Reports have shown the potential role of HNF4A in the regulation of TAGs, especially SLCs and CLDNs (45,46). Binding sites for TFs like HNF4A in downregulated genes may become inaccessible in diabetes either because of hypermethylation or inaccessible chromatin. Our in silico analyses of overlapping d-ATACs and DMRs in T2D also revealed HNF4A motifs around DMRs (Fig. 5H). For example, SLC16A5, a downregulated TAG in T2D, showed hypermethylation and reduced chromatin accessibility in its promoter region (Supplementary Fig. 8A–C). Accessibility to HNF4A binding sites may be reduced in diabetes because of persistent epigenetic changes (DNAme and closed chromatin), leading to the downregulation of its target genes (e.g., SLC16A5). Conversely, SLC7A7, an upregulated TAG in T2D, showed persistent hypomethylation and enhanced chromatin accessibility in its promoter regions overlapping forkhead TFs (Supplementary Fig. 8A–C).
HNF4A as a Potential Regulator of Candidate TAGs
By motif analysis, we found enrichment of HNF4A binding sites in all three data sets (DEG, DMR, and d-ATAC), and evidence has shown that HNF4 regulates many TAGs (46) (Fig. 1H). Thus, we evaluated connections between epigenetic modulations and HNF4A in the deregulation of TAGs in T2D cells, using the demethylating agent 5-AZA for candidate TAGs CLDN10, CLDN14, CLDN16, SLC16A2, and SLC16A5. 5-AZA treatment (500 nmol/L for 72 h) led to an ∼50% reduction in global DNAme in both N- and T2D-PTECs (Fig. 6A) without affecting cell survival (Supplementary Fig. 9A). The HNF4A gene was hypomethylated in the gene body (Supplementary Fig. 9B) but showed no significant change in expression in T2D versus N (Supplementary Fig. 9C), although it was downregulated by TGF-β1 in N-T and T2D-T (Supplementary Fig. 9C). We did not observe any changes in HNF4A protein expression in T2D- versus N-PTECs, although slight decreases were observed in N-T and T2D-T (Supplementary Fig. 9D). 5-AZA treatment did not alter HNF4A protein expression in N- and T2D-PTECs (Supplementary Fig. 9D), implying that HNF4A binding, and not its expression, may regulate expression of TAGs. Locus-specific methylation PCR assays verified a significant reduction in T2D-induced promoter DNAme for CLDN10 and SLC16A5 after 5-AZA treatment (Fig. 6B). CLDN10 and SLC16A5 are representative TAGSs depicting hypermethylation (Supplementary Fig. 9E).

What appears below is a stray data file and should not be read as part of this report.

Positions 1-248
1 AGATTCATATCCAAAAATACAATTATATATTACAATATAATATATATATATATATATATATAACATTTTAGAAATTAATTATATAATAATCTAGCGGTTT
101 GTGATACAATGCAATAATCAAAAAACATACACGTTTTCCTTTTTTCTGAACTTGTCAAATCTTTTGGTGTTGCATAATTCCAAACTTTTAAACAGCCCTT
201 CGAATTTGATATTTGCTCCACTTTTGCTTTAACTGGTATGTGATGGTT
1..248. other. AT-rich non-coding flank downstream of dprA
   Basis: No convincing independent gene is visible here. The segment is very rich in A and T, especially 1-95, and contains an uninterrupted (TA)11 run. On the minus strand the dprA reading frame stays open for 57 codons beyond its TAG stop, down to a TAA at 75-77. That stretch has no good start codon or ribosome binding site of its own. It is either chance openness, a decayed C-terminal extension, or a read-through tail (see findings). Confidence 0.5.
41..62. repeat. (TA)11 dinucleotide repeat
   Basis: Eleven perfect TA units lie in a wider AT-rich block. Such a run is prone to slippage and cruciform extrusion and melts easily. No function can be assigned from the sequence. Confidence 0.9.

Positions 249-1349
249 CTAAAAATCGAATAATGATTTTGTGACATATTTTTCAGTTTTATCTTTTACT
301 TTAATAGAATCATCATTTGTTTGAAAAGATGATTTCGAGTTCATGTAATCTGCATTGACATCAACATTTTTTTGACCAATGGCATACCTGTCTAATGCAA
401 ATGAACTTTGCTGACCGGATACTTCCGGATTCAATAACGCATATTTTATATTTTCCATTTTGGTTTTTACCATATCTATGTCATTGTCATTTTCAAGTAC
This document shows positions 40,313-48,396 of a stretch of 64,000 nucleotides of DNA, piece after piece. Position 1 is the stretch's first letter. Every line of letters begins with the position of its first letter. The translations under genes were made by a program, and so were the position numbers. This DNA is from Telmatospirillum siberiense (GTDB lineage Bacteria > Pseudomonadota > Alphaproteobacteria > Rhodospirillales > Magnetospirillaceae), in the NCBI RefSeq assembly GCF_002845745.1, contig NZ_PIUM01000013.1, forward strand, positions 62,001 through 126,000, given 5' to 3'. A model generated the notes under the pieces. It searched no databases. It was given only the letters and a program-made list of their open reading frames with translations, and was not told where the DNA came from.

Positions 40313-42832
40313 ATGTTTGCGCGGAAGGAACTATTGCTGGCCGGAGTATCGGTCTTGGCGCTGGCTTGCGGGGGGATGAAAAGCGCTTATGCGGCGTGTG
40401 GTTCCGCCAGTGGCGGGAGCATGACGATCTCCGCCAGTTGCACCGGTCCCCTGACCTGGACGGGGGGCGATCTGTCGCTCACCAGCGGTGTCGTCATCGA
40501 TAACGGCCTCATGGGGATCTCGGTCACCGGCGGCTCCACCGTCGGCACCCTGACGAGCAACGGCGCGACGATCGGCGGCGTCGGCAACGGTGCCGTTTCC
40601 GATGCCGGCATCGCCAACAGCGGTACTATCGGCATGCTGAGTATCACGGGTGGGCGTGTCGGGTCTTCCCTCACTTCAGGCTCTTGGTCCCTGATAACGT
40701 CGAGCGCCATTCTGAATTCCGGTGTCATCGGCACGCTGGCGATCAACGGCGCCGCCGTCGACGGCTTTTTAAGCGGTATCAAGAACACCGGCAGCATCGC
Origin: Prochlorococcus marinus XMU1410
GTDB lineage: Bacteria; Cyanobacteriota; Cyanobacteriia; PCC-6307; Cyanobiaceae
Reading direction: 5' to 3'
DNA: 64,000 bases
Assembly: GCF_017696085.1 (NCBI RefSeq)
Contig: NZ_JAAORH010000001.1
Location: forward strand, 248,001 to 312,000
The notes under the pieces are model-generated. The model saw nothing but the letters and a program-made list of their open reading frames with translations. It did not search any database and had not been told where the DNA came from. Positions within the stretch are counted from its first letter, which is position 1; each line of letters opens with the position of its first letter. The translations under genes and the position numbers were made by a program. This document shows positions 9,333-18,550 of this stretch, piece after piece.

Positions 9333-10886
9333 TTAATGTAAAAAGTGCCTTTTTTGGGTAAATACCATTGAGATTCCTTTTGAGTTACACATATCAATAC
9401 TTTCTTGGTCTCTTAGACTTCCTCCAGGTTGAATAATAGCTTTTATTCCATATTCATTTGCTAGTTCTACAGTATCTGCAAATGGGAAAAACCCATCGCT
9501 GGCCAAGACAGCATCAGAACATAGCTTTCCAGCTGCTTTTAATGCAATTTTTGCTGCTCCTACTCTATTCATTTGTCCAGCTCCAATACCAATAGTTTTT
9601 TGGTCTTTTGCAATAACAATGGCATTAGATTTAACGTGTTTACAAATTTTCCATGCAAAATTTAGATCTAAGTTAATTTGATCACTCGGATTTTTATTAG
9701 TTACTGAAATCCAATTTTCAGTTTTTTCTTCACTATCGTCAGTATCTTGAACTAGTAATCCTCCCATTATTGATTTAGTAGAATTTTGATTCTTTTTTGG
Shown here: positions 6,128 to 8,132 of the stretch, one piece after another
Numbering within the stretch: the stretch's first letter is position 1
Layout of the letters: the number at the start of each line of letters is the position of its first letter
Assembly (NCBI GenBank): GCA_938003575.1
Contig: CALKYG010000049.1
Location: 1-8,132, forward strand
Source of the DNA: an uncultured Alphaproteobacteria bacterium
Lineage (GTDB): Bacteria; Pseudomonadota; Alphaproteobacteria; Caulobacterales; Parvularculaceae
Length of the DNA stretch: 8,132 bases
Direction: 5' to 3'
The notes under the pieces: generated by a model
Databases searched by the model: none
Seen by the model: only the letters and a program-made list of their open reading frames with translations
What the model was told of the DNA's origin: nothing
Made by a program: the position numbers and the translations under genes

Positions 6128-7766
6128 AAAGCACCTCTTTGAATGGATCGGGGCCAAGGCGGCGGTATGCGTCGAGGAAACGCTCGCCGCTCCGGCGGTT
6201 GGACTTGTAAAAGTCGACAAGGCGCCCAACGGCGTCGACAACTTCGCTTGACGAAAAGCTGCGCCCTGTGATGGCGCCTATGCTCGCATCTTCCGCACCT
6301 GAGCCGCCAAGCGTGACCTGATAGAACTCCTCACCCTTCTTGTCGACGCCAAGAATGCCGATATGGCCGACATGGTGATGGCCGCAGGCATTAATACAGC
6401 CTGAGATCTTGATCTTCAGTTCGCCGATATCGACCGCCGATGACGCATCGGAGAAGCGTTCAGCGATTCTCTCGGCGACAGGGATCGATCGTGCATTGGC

The expression of candidate T2D-downregulated TAGs (Fig. 6C) increased after 5-AZA treatment (Fig. 6D), while control genes (hypomethylated [LY75, SPARC] or no DMR [HNF4A, RIPK4, TUBB] in T2D-PTECs) showed no changes. Next, ChIP-qPCRs for HNF4A at promoters of candidate SLCs and CLDNs (TAGs) showed decreased HNF4A binding in T2D versus N, which was reversed after 5-AZA treatment (Fig. 6E). Furthermore, ChIP-qPCR also showed a reversal of T2D-associated chromatin modulations, with increased enrichment for H3K27ac (a mark of active promoters, enhancers, and open chromatin) (Fig. 6F), Pol II (Fig. 6G), and CTCF (Fig. 6H) in the promoters of selected TAGs after 5-AZA treatment. The observed reversal in HNF4A binding and chromatin modifiers after 5-AZA treatment supports our hypothesis that in T2D, HNF4A binding upstream of TAGs like CLDN16, CLDN10, CLDN14, SLC16A2, and SLC16A5 is disrupted as a result of persistent epigenetic changes, including DNAme and chromatin accessibility.
In this study, we used human T2D-PTECs and N-PTECs cultured in vitro under similar conditions to discern mechanisms underlying epigenetic memory of diabetes-induced renal tubular dysfunction. Using a multiomics approach, we identified the sustained deregulation of known and novel genes in T2D cells and related epigenetic changes. We found persistent gene expression and epigenetic (DNAme, chromatin accessibility) changes in T2D-PTECs versus N-PTECs, even when cultured long term in vitro under similar nondiabetic conditions. We also found that T2D-PTECs are more sensitive to diabetes/DKD-related secondary stimulus (TGF-β1), depicted by enhanced TGF-β1–regulated gene expression and epigenetic profiles in T2D-PTECs. These persistently deregulated signatures in T2D-PTECs might be associated with long-term renal dysfunction and chronic DKD, even after glycemic control.